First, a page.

Articles encode different semantic features cross-linguistically. This section concerns the definiteness and specificity features. Even though specificity can be defined in several senses, the term will be used in a precise sense as a speaker’s intent to refer throughout this paper (Fodor & Sag 1982). Some languages like English encode ‘definiteness’ via using articles, whereas languages like Samoan and Lillooet Salish encode ‘specificity’ with articles. Let us first examine the definitions of definiteness and specificity.

The features [definite] and [specific] are both related to discourse. In other words, they are related to the knowledge of a speaker and/or a hearer in the discourse. While [+definite] feature reflects the state of knowledge of both a speaker and a hearer, [+specific] feature reflects the state of knowledge of the speaker only. Informal definitions of definiteness and specificity are proposed by Ionin et al. (2004), and illustrated in (1).

In English, [+definite] feature is represented morphologically by English article ‘the’ and [-definite] feature is marked by article ‘a’. Definite use of English article ‘the’ and indefinite use of English article ‘a’ are exemplified in (2).

Considering our knowledge which already provides information that there will be only one winner for the tournament, the uniqueness of the DP is obvious. Thus, the definite article the is used.

As we have seen, two articles in English, the and a, mark definiteness and indefiniteness, respectively. Standard English does not mark ‘specificity’ in their article system. However, in colloquial English, English speakers can mark specificity with the use of the demonstrative this. Consider the examples in (4) and (5), extracted from Lyons (1999) and MacLaran (1982), respectively.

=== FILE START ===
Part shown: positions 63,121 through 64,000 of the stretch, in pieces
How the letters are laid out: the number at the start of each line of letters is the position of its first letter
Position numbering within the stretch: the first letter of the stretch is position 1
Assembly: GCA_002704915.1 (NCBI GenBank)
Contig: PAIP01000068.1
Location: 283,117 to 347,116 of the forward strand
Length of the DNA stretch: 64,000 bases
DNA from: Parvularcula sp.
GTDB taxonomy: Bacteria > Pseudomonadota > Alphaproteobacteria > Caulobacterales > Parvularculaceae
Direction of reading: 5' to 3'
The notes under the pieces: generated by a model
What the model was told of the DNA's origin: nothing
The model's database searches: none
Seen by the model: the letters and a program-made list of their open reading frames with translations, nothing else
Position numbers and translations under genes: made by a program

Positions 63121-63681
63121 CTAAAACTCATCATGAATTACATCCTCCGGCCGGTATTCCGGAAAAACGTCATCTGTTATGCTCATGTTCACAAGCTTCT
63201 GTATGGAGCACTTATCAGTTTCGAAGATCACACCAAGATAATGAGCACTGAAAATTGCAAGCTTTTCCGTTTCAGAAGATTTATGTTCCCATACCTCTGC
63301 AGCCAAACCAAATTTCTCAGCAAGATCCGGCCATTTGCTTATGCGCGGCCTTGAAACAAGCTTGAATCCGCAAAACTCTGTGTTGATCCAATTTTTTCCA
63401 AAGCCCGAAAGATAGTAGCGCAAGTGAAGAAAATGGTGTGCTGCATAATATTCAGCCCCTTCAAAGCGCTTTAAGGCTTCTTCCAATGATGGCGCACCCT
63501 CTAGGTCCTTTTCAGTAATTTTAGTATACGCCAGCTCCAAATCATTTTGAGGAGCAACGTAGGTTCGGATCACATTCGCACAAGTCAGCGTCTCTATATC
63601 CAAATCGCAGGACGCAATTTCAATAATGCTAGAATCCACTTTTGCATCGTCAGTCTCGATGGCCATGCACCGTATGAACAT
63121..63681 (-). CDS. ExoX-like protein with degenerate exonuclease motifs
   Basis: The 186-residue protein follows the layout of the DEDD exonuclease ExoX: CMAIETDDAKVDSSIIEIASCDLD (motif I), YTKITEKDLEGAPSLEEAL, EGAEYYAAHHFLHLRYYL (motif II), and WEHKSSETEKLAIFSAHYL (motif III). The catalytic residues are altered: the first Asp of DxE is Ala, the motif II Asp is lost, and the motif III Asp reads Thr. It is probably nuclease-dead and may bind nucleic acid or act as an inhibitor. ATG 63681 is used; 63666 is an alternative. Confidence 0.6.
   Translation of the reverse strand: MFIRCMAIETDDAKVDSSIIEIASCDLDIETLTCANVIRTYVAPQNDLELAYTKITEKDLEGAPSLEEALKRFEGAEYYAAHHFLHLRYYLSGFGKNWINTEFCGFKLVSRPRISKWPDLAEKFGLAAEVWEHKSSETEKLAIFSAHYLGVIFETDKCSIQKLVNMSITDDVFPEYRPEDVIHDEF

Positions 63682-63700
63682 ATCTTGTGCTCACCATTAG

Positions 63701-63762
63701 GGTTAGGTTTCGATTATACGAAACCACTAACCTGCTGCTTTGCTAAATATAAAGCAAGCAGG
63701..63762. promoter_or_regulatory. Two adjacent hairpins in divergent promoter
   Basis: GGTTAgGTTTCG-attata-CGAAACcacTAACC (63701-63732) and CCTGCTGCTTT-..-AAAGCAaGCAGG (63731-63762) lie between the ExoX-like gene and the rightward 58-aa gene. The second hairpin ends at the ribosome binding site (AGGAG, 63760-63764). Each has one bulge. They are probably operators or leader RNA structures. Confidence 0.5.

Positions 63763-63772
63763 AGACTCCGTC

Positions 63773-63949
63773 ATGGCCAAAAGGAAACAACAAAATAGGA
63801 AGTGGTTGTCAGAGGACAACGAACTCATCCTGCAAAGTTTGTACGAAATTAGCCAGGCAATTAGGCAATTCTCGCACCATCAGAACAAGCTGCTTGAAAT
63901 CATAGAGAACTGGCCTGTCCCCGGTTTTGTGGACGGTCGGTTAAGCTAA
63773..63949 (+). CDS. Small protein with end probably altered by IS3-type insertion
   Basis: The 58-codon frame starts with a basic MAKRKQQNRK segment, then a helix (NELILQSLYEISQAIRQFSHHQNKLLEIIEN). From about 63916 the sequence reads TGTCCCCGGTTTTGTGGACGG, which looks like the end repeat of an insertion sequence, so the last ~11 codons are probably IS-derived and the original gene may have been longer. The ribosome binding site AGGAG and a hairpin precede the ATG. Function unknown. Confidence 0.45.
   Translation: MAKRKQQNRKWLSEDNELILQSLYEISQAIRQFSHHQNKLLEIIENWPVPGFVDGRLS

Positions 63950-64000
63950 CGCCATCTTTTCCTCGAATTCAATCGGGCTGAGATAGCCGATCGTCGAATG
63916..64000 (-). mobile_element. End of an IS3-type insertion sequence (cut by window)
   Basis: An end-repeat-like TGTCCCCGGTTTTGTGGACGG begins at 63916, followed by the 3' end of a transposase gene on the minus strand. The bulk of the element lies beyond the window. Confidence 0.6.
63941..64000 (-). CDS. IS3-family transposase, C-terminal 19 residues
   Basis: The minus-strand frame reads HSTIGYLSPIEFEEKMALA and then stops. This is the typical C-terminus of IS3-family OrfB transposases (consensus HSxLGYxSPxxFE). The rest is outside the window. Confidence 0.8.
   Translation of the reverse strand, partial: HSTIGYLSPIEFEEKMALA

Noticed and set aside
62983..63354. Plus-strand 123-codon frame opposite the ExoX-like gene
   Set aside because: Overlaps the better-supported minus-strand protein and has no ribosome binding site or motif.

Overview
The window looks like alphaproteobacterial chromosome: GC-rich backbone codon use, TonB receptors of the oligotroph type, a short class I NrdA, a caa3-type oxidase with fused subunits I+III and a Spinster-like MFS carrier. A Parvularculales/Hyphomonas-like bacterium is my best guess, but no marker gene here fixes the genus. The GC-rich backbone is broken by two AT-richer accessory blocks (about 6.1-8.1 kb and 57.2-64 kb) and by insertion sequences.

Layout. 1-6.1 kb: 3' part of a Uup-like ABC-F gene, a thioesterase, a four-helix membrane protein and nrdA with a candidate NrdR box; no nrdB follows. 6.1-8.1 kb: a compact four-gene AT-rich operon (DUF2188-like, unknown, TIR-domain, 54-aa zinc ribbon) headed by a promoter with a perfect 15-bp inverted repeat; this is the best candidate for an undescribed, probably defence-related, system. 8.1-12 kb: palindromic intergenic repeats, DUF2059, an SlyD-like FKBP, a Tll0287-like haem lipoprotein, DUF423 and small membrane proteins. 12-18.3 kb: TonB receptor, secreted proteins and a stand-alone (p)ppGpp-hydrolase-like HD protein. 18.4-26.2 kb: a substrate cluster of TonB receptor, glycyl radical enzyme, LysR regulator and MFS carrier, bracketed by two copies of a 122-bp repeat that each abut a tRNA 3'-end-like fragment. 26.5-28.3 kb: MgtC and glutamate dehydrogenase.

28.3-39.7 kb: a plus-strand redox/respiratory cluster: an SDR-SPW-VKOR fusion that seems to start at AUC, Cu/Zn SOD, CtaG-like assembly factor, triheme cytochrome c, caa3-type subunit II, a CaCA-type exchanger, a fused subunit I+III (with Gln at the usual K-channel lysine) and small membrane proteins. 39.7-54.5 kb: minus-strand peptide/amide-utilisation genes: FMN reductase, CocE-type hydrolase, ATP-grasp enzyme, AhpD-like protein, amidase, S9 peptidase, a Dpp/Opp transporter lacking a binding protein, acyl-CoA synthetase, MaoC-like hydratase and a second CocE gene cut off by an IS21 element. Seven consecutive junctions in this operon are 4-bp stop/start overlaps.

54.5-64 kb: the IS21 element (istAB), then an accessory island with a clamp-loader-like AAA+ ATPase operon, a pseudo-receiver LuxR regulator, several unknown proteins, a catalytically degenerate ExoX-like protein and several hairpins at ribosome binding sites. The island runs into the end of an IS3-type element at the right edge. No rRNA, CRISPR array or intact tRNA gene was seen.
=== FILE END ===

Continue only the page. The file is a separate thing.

In example (4a), the speaker intends to refer to a unique individual with whom he does not get on at all. Likewise, in (5a), the speaker intends to refer to a particular telephone that has a property of being weird purple. In contrast, in (4b) and (5b), the speakers do not intend to refer to a particular merchant banker nor a particular telephone. One can claim that [+specificity] can encoded by the use of referential this in spoken English. Therefore, English indefinite article a does not bear property of specificity, and thus it can be used in both [+specific, -definite] contexts as in (4a) and (5a) and in [-specific, -definite] contexts as in (4b) and (4b). More detailed discussion on referential this can be found in MacLaran (1982).

While we have seen that the feature [+specific] in English is marked by this, the conditions on specificity can be also met in definite contexts as well.

In (6a), the speaker intends to refer to a unique individual who is (i) the winner of today’s race [+definite] and (ii) also has the property of being the speaker’s best friend [+specific]. In (6b), the speaker intends to refer to a unique individual who is the winner of today’s race [+definite], but the speaker do not intend to refer to a particular individual [-specific]. As we have seen in examples (6a) and (6b), the definite article the can be used in specific context as well as definite context. Therefore, one can conclude that specificity distinction is not dependent on definiteness distinction. We have discussed that English articles are used to distinguish definiteness, then the following logical question would be the existence of any language whose articles mark specificity. Let us now examine Samoan language that uses articles to encode specificity rather than definiteness.

In Mosel & Hovdhaugen (1992), Samoan uses articles le or l to mark [+specific] and se or s to mark the [-specific] feature. According to Mosel & Hovdhaugen (1992), uses of le indicate that the DP refers to a specific/particular entity and it is independent of definiteness. See the example in (7)4.

In (7a), the speaker is beginning to tell a story of a couple with a child whom she or he is acquainted. Since the couple was first mentioned, it is [-definite] and the speaker has already established the existence of the couple in his or her mind, it is [+specific]. Thus, article le was used. In example (7b), the story continued from (7a) and it indicates that the context has become familiar to both speaker and hearer. Notice that even if the existence of the couple has been a shared knowledge to both speaker and hearer, thus [+definite], article le is still used in (7b), regardless of the definiteness of the DP.